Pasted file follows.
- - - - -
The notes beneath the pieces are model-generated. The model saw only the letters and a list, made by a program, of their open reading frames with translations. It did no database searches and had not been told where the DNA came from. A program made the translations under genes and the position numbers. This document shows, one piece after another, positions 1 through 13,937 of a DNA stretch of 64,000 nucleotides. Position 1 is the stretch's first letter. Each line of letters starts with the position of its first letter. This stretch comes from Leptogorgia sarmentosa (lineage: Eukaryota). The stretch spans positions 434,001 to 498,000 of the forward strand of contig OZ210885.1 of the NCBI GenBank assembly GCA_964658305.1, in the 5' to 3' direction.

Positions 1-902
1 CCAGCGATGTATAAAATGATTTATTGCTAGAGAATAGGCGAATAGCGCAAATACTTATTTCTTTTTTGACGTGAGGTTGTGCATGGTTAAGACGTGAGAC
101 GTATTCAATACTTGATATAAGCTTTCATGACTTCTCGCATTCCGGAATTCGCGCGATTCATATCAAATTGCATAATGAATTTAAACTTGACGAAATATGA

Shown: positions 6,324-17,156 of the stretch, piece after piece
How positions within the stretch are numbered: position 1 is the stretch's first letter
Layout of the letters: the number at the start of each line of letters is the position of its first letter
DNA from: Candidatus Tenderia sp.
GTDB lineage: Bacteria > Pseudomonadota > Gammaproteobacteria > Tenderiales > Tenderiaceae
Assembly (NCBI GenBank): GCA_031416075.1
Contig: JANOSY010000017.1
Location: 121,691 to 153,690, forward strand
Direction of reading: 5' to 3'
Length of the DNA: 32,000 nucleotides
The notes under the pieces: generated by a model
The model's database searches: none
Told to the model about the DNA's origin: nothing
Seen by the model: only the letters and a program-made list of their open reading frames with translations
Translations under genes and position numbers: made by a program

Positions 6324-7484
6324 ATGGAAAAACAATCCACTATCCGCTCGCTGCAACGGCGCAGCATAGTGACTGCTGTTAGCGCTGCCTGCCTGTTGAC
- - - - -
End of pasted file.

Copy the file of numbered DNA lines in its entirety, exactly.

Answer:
The notes beneath the pieces are model-generated. The model saw only the letters and a list, made by a program, of their open reading frames with translations. It did no database searches and had not been told where the DNA came from. A program made the translations under genes and the position numbers. This document shows, one piece after another, positions 1 through 13,937 of a DNA stretch of 64,000 nucleotides. Position 1 is the stretch's first letter. Each line of letters starts with the position of its first letter. This stretch comes from Leptogorgia sarmentosa (lineage: Eukaryota). The stretch spans positions 434,001 to 498,000 of the forward strand of contig OZ210885.1 of the NCBI GenBank assembly GCA_964658305.1, in the 5' to 3' direction.

Positions 1-902
1 CCAGCGATGTATAAAATGATTTATTGCTAGAGAATAGGCGAATAGCGCAAATACTTATTTCTTTTTTGACGTGAGGTTGTGCATGGTTAAGACGTGAGAC
101 GTATTCAATACTTGATATAAGCTTTCATGACTTCTCGCATTCCGGAATTCGCGCGATTCATATCAAATTGCATAATGAATTTAAACTTGACGAAATATGA

Shown: positions 6,324-17,156 of the stretch, piece after piece
How positions within the stretch are numbered: position 1 is the stretch's first letter
Layout of the letters: the number at the start of each line of letters is the position of its first letter
DNA from: Candidatus Tenderia sp.
GTDB lineage: Bacteria > Pseudomonadota > Gammaproteobacteria > Tenderiales > Tenderiaceae
Assembly (NCBI GenBank): GCA_031416075.1
Contig: JANOSY010000017.1
Location: 121,691 to 153,690, forward strand
Direction of reading: 5' to 3'
Length of the DNA: 32,000 nucleotides
The notes under the pieces: generated by a model
The model's database searches: none
Told to the model about the DNA's origin: nothing
Seen by the model: only the letters and a program-made list of their open reading frames with translations
Translations under genes and position numbers: made by a program

Positions 6324-7484
6324 ATGGAAAAACAATCCACTATCCGCTCGCTGCAACGGCGCAGCATAGTGACTGCTGTTAGCGCTGCCTGCCTGTTGAC